Lance Armstrong lawyer suggests client might take lie detector test if critics do likewise

But the lawyer adds that Armstrong's fans say, 'We don't care whether he did or he didn't'"

LONDON (AFP) — Lance Armstrong might be willing to take a lie detector test if those who accuse him of masterminding a years-long doping conspiracy would do likewise, the American’s lawyer suggested on Sunday.

Armstrong has been stripped of his seven Tour de France titles by the U.S. Anti-Doping Agency (USADA) and banned from the sport for life after the organization charged that he orchestrated the most sophisticated doping program ever seen.

But the Texan’s lawyer Tim Herman insists Armstrong would consider taking a lie detector test if the 26 witnesses who testified against him to the USADA would do the same.

“A lie detector test properly administered, I’m a proponent of that frankly, just personally,” Herman told BBC Radio Five’s Sportweek on Sunday.

“I wouldn’t challenge the results of a lie detector test with good equipment, properly administered by a qualified technician. That’s a pretty simple answer.”

Asked if Armstrong would take a lie detector test himself, Herman said: “We might do that, you never know. I don’t know if we would or we wouldn’t. We might.”

Pressed on whether Armstrong had any reason not to take a test, Herman added: “Because he’s moved on. His name is never going to be clear with anyone beyond what it is today.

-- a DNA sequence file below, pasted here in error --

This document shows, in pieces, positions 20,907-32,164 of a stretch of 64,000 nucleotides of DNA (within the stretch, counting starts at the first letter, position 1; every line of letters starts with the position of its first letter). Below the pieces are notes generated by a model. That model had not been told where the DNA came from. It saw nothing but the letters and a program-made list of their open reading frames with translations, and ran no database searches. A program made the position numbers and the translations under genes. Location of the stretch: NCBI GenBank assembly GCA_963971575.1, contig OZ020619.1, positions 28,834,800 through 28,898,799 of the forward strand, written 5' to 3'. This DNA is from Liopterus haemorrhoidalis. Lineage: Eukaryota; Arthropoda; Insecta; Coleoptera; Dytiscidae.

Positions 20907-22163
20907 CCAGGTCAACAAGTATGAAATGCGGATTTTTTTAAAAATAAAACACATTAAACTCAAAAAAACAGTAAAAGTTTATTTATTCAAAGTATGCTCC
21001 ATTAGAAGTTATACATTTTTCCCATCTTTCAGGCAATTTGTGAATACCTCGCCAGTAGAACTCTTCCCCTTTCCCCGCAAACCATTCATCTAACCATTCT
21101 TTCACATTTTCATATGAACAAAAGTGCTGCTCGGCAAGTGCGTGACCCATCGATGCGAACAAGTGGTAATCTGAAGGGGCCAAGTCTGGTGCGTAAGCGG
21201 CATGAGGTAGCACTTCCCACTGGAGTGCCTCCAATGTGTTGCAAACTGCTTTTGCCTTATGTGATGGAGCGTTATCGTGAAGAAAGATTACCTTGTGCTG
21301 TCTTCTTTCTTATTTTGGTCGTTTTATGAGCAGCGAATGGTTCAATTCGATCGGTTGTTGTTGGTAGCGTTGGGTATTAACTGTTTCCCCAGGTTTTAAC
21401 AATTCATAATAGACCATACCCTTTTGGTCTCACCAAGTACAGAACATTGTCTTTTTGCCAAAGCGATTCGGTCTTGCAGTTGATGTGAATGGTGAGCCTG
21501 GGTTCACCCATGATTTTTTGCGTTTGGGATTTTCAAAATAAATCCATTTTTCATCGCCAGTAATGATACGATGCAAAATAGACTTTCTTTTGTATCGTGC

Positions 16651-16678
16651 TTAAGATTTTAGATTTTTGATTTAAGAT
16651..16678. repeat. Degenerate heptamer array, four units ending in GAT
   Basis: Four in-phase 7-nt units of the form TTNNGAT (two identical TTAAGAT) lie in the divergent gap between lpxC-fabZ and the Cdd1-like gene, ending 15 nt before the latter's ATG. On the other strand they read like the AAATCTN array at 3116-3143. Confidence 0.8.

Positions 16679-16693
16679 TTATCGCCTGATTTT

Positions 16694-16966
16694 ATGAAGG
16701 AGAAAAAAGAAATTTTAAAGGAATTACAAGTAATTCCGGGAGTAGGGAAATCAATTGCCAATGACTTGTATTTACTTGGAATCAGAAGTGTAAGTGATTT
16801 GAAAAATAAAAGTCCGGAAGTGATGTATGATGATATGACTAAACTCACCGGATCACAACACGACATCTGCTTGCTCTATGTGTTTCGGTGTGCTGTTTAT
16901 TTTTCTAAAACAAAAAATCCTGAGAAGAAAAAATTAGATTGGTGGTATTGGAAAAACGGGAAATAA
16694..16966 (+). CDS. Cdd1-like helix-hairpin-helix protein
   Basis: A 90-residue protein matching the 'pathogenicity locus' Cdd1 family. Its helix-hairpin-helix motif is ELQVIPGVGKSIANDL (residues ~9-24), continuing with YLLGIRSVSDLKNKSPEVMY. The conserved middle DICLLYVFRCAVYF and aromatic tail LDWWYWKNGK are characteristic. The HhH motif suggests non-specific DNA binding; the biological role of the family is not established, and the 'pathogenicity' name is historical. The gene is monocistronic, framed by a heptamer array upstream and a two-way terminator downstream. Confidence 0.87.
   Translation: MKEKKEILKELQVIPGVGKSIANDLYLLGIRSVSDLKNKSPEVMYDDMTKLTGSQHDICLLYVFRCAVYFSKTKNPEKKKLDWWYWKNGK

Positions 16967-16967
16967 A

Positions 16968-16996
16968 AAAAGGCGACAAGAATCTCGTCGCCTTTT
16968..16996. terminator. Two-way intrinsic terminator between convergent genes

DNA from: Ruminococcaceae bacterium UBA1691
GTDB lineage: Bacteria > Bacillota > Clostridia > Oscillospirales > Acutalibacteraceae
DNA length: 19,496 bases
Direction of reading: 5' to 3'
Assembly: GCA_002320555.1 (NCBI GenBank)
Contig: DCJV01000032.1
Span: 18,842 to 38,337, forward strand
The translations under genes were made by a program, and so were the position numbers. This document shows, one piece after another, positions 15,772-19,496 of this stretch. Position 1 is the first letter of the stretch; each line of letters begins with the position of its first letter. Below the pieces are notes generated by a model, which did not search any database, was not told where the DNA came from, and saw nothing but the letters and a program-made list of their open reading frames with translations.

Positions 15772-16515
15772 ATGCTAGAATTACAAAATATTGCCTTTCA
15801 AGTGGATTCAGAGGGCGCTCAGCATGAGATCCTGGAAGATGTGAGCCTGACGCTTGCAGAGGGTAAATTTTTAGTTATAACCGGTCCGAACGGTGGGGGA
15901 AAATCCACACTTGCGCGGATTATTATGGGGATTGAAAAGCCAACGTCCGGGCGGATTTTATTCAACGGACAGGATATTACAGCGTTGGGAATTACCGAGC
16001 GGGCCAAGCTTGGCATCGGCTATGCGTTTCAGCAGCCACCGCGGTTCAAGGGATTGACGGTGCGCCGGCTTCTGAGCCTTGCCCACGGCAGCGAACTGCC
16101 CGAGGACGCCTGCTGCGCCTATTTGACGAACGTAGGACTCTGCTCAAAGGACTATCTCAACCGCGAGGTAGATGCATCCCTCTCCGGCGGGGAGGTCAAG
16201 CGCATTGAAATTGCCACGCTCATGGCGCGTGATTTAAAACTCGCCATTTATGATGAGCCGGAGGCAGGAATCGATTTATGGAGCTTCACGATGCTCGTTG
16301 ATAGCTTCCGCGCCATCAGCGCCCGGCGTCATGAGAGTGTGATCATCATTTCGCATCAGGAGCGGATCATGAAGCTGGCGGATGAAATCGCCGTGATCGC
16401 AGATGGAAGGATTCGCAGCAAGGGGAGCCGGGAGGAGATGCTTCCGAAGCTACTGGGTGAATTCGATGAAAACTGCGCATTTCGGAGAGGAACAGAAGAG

“People (who) are fans, most of the people that I’ve talked to, this is their opinion: It is, ‘We don’t care whether he did or he didn’t.'”

USADA say its evidence against Armstrong is “beyond strong” and stretched to more than 1,000 pages, but Herman cast doubt on the 26 witnesses, 11 of whom were former teammates of Armstrong and who revealed their own doping past by testifying.

“I can tell you that many witnesses had contradictory stories to tell and Lance had incidentally over 600 fellow riders, team members, trainers, that sort of thing, in his career racing in Europe,” Herman said.

“Of those, I think 11 came forward, but many others would and have refuted many of the allegations.”

Armstrong declined to contest the charges in arbitration, and USADA subsequently issued a life ban and stripped him of his victories. The matter is now in the hands of the UCI, which has the right to appeal the ruling to the international Court of Arbitration for Sport.